The details of the present embodiment will be specifically described, referring to FIG. 1 and the like. Luggage or the like is inspected in public facilities, such as an airport and a port, at the time of embarkation. An object 1 a to be inspected, such as a bag, is carried on a belt conveyer 2 a to an X-ray inspection system 3 a. Luggage 1 b subjected to an inspection to detect explosives which have metal components or the like is inspected by an explosive detection system 4 for an off-line analysis for the purpose of detecting the vapor of explosives. In the case illustrated in FIG. 1, an inspector uses a sampling probe 5 for off-line analysis, and brings the probe 5 close to an opening, such as a key hole, of the object 1 a to be inspected, such as a bag, or a gap between an upper lid and a lower lid thereof to collect and inspect vapor therein. At this time, if the tip of the sampling probe 5 for off-line analysis is made fine, the vapor inside the bag or the like can be directly collected through the gap. The inspector checks the detection result through an indicating device 64 as shown in FIG. 24. The indicating device 64 has an indicator 65 for a substance corresponding to an ion to be detected. If, for example, substance A is detected, it is indicated that substance A is detected by turning on and off the indicator A. In this case, it is permissible to simultaneously provide an indicator 66 and an alarm 67 for indicating the degree of the detected concentration. (As simple information, information as to whether the amount is large or small is permissible.)

A flowchart for such an inspection as described above is shown in FIG. 26. When no abnormality is detected by the X-ray inspection system 3 a and the explosive detection system 4 for off-line analysis, the luggage is permitted to pass. When an abnormality is detected, a close reinspection is made. In FIG. 1, the X-ray inspection system 3 a is used together with the explosive detection system 4 for off-line analysis, but it is possible to use only the explosive detection system 4 for off-line analysis. The object to be inspected also may pass through the X-ray inspection apparatus after being subjected to inspection by the explosive detection system 4 for off-line analysis. In this case, when there is an explosive, the time for the inspection by the X-ray inspection apparatus 3 is eliminated. Thus, it is possible to perform an inspection using only the explosive detection system 4 for off-line analysis. This situation is effective for the case in which an object which is sensitized, discolored or deformed by X-rays is stored inside the luggage.

Such an explosive detection system 4 for off-line analysis may be applied to a vehicle inspection for determining whether or not there is an explosive in the trunk of the vehicle.

Such an inspection system has the following advantages. If an explosive, such as a plastic bomb, exists as a thick lump inside luggage, it may be detected by an X-ray inspection apparatus. However, if such an explosive exists in the form of a thin sheet, X-rays are substantially transmitted through it. Thus, the explosive is difficult to detect. In this case, if in the next stage the inspector inspects the luggage by using the explosive detection system for off-line analysis, even an explosive in sheet form can be detected in the case where vapor of the explosive leaks inside of the luggage or outside of the luggage. Thus, the possibility that the explosive can be detected is made higher than in the case of using only the X-ray inspection system. In the reinspection, whether a substance inside the luggage is an explosive or not can be checked on the spot of the analysis from vapor of the substance. Moreover, the kind of substance can be also analyzed. This case is more useful than the case of using the X-ray inspection system alone.

The action of the actual analyzing region will be described hereinafter, referring mainly to FIG. 7. A gas sample, which is an object to be inspected, is introduced from a gas sample introduction port 17 in a gas sample introduction probe.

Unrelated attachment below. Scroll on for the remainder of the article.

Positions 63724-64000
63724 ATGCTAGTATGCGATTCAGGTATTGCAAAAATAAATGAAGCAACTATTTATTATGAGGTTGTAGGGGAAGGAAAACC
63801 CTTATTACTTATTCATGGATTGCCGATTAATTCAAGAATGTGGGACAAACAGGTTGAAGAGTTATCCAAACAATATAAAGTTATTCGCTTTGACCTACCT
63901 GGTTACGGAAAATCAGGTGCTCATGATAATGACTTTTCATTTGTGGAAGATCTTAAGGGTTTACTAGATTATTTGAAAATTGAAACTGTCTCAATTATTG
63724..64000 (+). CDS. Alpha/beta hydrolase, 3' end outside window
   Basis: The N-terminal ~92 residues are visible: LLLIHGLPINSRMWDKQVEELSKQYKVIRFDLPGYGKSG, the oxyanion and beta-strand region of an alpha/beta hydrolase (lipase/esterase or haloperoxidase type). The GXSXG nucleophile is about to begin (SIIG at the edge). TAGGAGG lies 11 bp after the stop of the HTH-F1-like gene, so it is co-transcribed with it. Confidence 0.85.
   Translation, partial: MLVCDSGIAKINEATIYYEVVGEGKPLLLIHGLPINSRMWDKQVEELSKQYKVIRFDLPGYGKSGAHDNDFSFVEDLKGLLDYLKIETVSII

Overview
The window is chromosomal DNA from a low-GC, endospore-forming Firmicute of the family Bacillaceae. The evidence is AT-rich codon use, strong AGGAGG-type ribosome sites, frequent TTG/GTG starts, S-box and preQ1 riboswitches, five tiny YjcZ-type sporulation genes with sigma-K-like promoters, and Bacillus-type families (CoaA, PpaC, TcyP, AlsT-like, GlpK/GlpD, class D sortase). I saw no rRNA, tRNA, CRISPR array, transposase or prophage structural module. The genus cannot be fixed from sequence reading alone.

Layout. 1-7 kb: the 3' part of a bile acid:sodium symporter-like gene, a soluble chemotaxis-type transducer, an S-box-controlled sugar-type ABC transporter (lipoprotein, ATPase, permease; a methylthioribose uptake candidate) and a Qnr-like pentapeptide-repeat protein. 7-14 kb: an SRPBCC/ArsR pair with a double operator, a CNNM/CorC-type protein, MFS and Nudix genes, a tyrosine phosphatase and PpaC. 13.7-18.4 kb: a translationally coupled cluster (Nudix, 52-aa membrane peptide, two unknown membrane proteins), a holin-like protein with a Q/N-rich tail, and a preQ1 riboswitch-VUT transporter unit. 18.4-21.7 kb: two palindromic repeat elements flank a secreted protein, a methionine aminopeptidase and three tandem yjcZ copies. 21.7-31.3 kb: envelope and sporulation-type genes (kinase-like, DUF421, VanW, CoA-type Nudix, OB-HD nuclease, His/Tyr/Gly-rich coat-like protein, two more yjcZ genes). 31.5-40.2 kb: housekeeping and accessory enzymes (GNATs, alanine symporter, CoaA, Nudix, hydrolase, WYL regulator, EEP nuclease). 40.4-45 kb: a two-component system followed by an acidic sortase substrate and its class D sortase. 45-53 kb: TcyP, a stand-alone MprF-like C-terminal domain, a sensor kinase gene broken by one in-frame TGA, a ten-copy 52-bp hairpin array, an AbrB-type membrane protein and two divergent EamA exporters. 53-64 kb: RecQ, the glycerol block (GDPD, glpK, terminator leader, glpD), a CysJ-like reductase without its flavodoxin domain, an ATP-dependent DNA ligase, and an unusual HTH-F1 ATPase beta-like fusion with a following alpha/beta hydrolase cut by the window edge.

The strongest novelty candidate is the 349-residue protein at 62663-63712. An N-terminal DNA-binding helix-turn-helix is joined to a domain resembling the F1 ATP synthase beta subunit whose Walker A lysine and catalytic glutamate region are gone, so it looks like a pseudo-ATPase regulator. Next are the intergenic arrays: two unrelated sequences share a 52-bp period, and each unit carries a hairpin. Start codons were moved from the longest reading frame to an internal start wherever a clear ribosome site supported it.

The details of the gas sample introduction probe are illustrated in FIGS. 9 and 10. The case illustrated in FIG. 9 will be explained first. A gas sample introduction pump 27 is necessary for introducing a gas sample from the gas sample introduction port 17. As this gas sample introduction pump 27, there is used a gas introduction pump having a mechanical mechanism, such as a diaphragm pump. The flow amount of the introduced gas sample is about from several liters to several tens of liters per minute. The capability of the used gas sample introduction pump 27 depends greatly on the length of a gas sample introduction pipe 24. If the gas sample introduction pipe 24 becomes longer, it is necessary to use a gas sample introduction pump 27 having a higher capability. In order to prevent the sample gas from being absorbed onto the inner wall of the gas sample introduction pipe 24, it is necessary to raise the temperature inside this pipe 24 at the time of introducing the gas sample. As the gas sample introduction pipe 24, a flexible pipe is used. A pipe 25 which is hard but can be bent, such as a pipe in the form of a bellows, is arranged around the gas sample introduction pipe 24 to reinforce the pipe 24 structurally. In order to prevent the sample gas from being absorbed onto the inner wall of the pipe 24, a heater 26 for the pipe 24 is wound around the pipe 24 to control the temperature thereof. This temperature is usually set up to room temperature (10-30 C.) or higher. The highest temperature is about 200 C. On the other hand, in the case where the gas sample introduction pump 27 is used to introduce the gas sample, a handle 19 is fixed onto the tip of a probe to make it convenient to hold the probe and a switch 18 of the gas sample introduction pump 27 is disposed near the handle 19. It is also an important point that the probe tip heater 20 is disposed at the probe tip to prevent absorption of the gas sample at the probe tip, or a filter 22 is disposed so as not to suck large particles or rubbish directly toward the gas sample introduction pipe 24. In this case, a clean-out port 23 for cleaning the inside of the filter periodically is preferably provided in such a manner that particles stopped up in the filter 22 can easily be taken out. In the case where the target is a solid sample, a solid sample heating means 21 such as an infrared ray lamp or a halogen lamp may be provided since heating of the solid sample causes more vapor to be generated and detection is also made easier. In the case where the solid sample is sampled, it is also an important point at the time of using the present system that the solid sample is heated by means of this solid sample heating means.